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Although Juventus have incredibly won the last five Serie A titles, they've encouragingly proven their lack of legitimate domestic rivals, for the most part, hasn't been too great a hindrance on their European aspirations.

The last two years under Massimiliano Allegri have evidenced precisely that, for in his first year the Old Lady, despite winning Serie A by 17 points, made it all the way to the Champions League final, where they put up an excellent fight in their 3-1 loss to Barcelona. Then, this season, they reached the Round of 16, where they succumbed in extra time to Pep Guardiola's sublimely talented Bayern Munich outfit. But, in truth, this was a match they really should've won. Having been leading 2-0 at half time in the second leg, after a 2-2 stalemate in the first, Juve frustratingly surrendered their two goal buffer, allowing Bayern to force the match into extra time. Bayern proceeded to score two more to win the tie 6-4 on aggregate. Matching it with, and outplaying, Bayern, one of world's finest teams, served as a testament to the Zebras' quality. Had they won that tie, there's every chance they could've gone onto replicate their success of the previous season in Europe. Against such elite teams in Europe's premier club competition fine margins are ultimately what can make the difference, and this was certainly the case for Juventus this season.

Meanwhile, on the league front, after a shocking start to this campaign, which saw them only acquire a measly 12 points from their opening 10 games, they spectacularly managed to turn things around. Many will point to Allegri's decision to whisk his players away for a training camp, following their loss to Sassuolo, as the catalyst for their upturn in fortunes, as after that intervention, they were absolutely extraordinary.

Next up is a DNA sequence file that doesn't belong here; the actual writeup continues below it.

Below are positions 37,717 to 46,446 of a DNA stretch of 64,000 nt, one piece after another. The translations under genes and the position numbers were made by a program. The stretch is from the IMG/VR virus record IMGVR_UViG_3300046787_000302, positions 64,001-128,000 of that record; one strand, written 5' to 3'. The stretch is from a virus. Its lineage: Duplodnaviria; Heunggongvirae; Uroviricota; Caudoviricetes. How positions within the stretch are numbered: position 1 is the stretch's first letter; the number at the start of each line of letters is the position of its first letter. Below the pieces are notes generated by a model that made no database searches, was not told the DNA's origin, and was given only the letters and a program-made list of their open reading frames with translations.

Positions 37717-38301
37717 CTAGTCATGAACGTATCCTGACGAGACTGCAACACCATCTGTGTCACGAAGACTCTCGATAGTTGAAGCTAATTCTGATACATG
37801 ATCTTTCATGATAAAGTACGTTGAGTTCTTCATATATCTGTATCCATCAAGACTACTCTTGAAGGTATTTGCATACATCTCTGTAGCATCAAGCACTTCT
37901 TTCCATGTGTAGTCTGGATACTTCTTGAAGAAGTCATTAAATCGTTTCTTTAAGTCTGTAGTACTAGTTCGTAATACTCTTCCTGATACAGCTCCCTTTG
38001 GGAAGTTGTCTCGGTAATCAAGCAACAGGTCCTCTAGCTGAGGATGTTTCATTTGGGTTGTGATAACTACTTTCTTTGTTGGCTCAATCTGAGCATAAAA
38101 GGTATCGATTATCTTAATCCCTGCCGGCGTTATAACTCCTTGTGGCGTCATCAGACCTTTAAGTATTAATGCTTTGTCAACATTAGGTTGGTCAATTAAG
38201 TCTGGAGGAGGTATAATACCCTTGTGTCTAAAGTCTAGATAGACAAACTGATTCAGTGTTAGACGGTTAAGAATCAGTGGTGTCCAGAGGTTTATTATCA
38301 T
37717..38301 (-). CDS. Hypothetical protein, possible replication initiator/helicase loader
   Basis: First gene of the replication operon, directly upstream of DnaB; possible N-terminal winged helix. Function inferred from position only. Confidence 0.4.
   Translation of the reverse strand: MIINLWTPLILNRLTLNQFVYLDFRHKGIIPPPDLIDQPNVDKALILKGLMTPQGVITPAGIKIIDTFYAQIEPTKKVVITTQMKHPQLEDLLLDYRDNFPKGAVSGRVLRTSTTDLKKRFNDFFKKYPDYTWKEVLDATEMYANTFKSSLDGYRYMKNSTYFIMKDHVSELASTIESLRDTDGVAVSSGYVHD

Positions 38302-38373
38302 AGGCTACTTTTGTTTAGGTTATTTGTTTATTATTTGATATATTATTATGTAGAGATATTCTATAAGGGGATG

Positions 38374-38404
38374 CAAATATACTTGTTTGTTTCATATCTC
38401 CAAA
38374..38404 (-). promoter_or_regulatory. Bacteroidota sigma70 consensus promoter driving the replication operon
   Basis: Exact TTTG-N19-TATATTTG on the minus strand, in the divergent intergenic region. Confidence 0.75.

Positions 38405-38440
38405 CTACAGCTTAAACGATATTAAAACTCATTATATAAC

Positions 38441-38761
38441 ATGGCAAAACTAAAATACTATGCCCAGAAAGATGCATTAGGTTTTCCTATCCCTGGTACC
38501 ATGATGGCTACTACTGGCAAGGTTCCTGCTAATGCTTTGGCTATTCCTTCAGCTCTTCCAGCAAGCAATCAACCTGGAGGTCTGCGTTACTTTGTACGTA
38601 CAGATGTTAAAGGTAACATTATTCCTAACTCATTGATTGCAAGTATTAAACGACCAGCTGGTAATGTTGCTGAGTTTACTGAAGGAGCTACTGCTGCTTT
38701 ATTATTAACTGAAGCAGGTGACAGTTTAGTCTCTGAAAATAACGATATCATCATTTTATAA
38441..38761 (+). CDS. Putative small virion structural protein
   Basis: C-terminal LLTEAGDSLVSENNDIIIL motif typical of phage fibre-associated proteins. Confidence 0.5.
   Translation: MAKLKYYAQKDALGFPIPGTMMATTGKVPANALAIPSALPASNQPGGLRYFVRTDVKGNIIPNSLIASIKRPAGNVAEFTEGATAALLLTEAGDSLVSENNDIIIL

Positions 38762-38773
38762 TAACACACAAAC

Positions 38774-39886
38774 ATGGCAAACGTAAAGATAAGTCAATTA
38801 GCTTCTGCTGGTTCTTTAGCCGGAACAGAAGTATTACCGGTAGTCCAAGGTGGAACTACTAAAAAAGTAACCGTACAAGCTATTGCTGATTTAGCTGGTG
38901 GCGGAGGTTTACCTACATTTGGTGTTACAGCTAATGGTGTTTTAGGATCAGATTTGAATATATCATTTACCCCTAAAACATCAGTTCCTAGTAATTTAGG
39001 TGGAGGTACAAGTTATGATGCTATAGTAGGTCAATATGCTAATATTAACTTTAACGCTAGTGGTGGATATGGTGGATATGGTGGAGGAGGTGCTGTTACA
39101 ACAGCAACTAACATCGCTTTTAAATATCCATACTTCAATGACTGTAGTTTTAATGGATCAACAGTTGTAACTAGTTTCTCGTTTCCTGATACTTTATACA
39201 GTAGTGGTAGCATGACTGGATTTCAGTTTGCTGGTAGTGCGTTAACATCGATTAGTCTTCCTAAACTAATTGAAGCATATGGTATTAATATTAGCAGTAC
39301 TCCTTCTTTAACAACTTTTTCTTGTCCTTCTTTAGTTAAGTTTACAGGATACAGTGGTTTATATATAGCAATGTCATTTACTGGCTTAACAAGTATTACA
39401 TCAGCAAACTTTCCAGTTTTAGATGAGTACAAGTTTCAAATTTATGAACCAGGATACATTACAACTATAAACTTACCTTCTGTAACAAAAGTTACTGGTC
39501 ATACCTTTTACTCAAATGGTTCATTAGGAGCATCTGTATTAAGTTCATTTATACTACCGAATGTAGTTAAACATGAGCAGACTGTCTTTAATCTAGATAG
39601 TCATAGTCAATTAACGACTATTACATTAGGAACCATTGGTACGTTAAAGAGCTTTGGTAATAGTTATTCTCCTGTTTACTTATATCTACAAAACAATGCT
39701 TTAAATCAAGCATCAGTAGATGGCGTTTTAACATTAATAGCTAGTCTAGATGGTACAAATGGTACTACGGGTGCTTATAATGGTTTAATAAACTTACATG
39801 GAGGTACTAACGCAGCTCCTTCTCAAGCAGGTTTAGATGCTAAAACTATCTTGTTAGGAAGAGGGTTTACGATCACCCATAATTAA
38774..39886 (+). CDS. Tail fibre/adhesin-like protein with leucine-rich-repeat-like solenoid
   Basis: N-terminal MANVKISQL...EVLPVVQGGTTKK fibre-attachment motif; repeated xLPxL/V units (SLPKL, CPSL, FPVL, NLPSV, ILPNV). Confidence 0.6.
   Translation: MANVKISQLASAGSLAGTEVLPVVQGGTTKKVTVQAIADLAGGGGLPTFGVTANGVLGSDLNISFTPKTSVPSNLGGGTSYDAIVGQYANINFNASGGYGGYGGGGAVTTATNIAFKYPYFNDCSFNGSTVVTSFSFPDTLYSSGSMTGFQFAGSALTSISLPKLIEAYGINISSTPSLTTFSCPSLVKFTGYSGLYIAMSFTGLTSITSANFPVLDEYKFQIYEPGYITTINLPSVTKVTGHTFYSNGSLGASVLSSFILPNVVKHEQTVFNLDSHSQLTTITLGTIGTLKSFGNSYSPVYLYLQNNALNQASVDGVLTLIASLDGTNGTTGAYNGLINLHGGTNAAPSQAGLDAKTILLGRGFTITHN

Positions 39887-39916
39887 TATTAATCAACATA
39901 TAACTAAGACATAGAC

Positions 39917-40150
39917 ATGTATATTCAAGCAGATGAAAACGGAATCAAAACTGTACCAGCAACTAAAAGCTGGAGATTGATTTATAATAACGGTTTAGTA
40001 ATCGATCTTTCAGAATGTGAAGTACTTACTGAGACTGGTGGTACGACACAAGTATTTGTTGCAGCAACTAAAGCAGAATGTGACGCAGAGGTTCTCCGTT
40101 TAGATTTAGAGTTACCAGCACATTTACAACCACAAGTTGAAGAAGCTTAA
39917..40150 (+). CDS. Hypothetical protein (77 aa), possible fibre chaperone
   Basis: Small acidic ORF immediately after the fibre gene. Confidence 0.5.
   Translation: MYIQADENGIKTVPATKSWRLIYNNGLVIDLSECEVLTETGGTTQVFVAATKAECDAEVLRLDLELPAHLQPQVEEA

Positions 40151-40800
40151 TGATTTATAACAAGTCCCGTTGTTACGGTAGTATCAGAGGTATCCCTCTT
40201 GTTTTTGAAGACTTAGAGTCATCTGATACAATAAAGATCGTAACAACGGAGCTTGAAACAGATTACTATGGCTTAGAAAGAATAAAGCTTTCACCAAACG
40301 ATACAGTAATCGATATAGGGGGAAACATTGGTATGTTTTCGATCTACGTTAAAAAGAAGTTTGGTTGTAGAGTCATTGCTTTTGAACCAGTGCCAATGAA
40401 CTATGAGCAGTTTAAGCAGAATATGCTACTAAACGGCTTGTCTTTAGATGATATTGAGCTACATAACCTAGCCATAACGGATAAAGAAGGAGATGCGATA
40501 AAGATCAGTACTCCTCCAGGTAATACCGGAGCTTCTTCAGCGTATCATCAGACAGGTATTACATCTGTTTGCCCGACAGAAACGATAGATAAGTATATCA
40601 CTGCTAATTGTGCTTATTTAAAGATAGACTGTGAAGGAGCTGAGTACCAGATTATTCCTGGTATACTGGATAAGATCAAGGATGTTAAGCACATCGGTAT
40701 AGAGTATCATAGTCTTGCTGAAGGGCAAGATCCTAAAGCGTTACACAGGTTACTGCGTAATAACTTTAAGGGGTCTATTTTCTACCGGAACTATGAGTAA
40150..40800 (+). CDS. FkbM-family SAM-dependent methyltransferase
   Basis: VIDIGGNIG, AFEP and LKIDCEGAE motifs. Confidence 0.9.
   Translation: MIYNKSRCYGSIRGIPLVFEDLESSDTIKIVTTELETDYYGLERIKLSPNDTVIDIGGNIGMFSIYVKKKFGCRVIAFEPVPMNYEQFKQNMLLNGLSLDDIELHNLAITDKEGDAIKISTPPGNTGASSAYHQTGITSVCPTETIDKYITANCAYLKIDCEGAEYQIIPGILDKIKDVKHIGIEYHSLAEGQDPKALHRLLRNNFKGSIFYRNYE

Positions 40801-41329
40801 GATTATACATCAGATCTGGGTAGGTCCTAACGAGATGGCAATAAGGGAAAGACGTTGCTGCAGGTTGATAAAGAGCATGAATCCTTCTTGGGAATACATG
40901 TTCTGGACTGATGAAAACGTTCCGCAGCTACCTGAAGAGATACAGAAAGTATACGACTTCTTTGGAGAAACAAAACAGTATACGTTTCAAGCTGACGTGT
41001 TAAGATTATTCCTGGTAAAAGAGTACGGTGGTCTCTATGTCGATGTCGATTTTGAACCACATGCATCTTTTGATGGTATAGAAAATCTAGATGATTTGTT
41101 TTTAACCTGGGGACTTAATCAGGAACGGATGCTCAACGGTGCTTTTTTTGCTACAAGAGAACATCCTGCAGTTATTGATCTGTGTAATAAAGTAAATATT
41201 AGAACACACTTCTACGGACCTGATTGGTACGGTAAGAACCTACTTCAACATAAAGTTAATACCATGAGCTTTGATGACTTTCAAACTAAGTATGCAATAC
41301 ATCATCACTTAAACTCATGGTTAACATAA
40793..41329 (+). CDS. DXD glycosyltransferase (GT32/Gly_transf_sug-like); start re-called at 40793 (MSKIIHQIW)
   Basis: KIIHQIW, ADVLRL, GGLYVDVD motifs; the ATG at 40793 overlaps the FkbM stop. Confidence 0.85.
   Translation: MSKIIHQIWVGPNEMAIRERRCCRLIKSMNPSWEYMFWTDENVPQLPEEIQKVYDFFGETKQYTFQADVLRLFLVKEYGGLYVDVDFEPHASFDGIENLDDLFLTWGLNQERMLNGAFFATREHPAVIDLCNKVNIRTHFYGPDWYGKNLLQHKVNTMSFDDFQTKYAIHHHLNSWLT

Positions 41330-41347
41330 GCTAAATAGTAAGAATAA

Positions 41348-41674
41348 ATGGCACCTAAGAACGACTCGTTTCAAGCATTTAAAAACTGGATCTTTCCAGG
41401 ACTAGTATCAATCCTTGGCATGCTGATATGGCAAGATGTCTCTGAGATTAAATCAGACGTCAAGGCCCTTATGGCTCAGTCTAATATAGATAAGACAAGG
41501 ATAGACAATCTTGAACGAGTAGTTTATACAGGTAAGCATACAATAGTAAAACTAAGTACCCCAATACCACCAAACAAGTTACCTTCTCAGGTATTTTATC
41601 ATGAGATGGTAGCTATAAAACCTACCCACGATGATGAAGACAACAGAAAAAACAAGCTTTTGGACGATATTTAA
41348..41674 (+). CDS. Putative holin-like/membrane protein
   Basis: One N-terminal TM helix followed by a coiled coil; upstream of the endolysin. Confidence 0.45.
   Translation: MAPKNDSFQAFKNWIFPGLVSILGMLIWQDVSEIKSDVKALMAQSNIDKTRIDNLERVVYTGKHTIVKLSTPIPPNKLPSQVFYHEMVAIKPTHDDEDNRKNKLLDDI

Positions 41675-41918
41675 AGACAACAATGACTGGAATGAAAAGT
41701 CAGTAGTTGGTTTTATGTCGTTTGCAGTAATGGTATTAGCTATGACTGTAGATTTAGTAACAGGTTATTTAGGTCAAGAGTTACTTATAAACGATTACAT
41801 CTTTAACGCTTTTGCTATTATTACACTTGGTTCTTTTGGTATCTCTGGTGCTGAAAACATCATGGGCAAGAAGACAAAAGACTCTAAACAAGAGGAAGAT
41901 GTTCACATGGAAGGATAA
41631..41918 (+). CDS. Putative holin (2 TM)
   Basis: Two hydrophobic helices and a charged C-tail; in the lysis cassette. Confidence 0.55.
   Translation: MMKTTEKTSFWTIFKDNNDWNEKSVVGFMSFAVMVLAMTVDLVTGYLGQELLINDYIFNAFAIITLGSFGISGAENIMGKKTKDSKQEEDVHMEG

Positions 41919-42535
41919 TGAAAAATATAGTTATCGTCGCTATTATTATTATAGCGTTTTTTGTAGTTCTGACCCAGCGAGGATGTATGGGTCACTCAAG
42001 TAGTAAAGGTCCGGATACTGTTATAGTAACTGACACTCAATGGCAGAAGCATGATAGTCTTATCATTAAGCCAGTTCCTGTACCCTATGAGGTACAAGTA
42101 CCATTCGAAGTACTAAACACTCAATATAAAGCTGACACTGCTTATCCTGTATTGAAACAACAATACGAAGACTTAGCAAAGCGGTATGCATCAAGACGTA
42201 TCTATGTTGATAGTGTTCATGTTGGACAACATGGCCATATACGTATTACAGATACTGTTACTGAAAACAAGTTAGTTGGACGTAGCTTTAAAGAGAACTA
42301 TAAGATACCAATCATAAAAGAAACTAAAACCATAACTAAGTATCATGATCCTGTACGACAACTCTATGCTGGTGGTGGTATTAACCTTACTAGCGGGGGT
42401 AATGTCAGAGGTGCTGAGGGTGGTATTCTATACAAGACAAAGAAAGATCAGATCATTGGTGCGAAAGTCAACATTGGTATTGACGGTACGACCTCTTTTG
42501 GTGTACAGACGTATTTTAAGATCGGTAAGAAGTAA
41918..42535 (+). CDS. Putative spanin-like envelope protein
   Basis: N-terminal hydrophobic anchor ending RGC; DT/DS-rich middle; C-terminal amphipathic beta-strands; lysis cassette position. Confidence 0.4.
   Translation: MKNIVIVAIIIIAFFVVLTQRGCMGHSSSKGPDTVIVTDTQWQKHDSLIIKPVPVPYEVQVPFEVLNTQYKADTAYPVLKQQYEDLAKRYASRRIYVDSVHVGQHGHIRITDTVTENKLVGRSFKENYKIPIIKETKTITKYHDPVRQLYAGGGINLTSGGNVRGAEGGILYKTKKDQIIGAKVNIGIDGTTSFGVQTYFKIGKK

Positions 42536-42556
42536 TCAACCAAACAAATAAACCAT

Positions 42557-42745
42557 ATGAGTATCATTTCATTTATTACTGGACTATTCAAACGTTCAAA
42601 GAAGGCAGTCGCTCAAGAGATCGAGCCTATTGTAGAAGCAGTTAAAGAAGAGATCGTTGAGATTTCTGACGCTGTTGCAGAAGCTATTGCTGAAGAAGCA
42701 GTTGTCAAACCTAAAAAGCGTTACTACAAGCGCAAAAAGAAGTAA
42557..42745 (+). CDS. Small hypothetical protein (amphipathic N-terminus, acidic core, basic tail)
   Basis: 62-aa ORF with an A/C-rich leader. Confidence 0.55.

In the period following that trip, Juventus won a staggering 24 of their remaining 25 fixtures to claim the title in ruthless fashion. Obtaining 73 of the 75 points available to them over that stretch suitably illustrated their overwhelming quality.

Defensive solidity, midfield steel and attacking class were all at the heart of their unbelievable resurgence, something Allegri deserves plenty of praise for. He was patient with integrating €32 million star signing Paulo Dybala, and he reaped the rewards, as, after an unsatisfactory start, the Argentine sensation went onto form an exemplary relationship with Paul Pogba, on his way to scoring a scintillating 19 league goals and supplying a terrific nine assists.

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The Turin giants didn't have it all their own way, however, facing stiff competition from Napoli especially, but also Fiorentina, AS Roma and Inter Milan during various stages of the campaign. Maurizio Sarri's superb Napoli side undoubtedly merit special mention, as they topped the table for a large portion of the season, while playing some exciting attacking football in the process, only to be reeled in by an unstoppable Juventus in the final third of the season.